I am an optimist.
I know, I know – you would think someone as acerbic as P. Preservationist would be either a realist or a real killjoy at a party with all that negativity. All you have to do is talk to my wife. She’ll tell you. I’m always trying to look at the positive side of things. Things like, “Yes, we did have a car accident and the car is totaled– but now we can get a new one!” It really drives her nuts.
So, as an optimist, I was walking on the Little River Nature Trail roughly across from the entrance to the Crow Lane Nature Trail. (Now closed off by No Trespassing signs) I heard much commotion and hammering coming from that area and figured it was a bunch of kids building yet another ‘fort’. Instead, it was Jere Myette, the new owner of Norbyland, working hard to reach up and nail in yet one more ‘no trespassing’ sign. He was busy going through the forest putting them up periodically. After paying that inflated price for the property I was surprised he had money left over for all this sheet metal.
Now this may seem very disheartening to many who have walked that trail over the years or taken their dogs for nature’s smell fest – but there is a positive side to this.
Similar to the certified Natural Heritage Vernal Pools located further north, the land he purchased has one of the most beautiful vernal pools in the area and right next to the heavily travelled trail.
Vernal pools are temporary pools of water. They are usually devoid of fish, and thus allow the safe development of amphibians and certain insect species. Most pools are dry for at least part of the year and fill with the winter rains or snow melt. Some pools may remain at least partially filled with water over the course of a year or more, but all vernal pools dry up periodically. They are called vernal pools because they are often, but not necessarily, at their peak depth in the spring (“vernal” is Latin meaning occurring in the spring). Despite being dry at times, once filled they teem with life. The most obvious inhabitants are various species of frogs and toads. Salamanders also utilize vernal pools for reproduction, but the adults may visit the pool only briefly. Other notable inhabitants are fairy shrimp, often used as an indicator species to label correctly that it is a vernal pool. Other indicator species are the wood frog, the spadefoot toad, and some species of salamanders. Many species use the vernal pools because they can not survive in a fish-filled water environment. Therefore, without vernal pools, these animals become few in population and could even become extinct.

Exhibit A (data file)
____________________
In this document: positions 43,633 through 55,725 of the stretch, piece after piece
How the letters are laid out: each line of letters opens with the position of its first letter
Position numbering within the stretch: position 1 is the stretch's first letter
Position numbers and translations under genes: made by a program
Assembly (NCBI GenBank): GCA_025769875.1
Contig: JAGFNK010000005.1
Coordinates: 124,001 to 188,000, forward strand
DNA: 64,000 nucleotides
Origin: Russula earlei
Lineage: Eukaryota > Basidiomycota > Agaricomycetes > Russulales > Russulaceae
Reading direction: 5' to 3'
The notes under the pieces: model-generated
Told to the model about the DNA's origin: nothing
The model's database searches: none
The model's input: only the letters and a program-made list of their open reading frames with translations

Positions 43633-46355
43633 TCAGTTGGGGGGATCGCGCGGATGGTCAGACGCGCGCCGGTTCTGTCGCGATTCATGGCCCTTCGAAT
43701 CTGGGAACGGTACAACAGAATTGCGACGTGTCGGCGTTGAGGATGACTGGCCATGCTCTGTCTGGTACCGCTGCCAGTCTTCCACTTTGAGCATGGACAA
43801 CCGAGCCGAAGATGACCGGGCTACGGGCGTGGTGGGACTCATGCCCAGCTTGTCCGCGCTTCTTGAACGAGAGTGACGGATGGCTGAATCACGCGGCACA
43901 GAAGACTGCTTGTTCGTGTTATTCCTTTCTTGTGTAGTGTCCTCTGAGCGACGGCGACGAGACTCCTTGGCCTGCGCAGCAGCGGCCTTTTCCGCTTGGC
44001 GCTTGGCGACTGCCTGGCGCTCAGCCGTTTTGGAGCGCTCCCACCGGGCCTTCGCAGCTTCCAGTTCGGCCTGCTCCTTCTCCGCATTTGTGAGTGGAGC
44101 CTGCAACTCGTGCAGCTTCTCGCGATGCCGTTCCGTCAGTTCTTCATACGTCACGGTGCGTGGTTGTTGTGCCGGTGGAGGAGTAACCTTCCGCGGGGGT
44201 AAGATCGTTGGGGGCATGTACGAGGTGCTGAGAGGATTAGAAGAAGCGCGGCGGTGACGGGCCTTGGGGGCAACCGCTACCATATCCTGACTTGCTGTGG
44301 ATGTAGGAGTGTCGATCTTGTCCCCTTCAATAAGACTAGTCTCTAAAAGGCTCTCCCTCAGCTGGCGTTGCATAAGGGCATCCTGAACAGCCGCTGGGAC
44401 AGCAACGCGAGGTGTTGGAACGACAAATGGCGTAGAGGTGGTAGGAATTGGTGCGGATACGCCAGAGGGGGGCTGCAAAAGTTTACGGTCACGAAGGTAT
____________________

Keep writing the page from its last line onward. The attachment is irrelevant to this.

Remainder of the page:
With no one going down these trails, this vernal pool is safe from disruption!
If you would like to learn more about vernal pools and why the Common Pasture’s share of them is so important, watch this short video: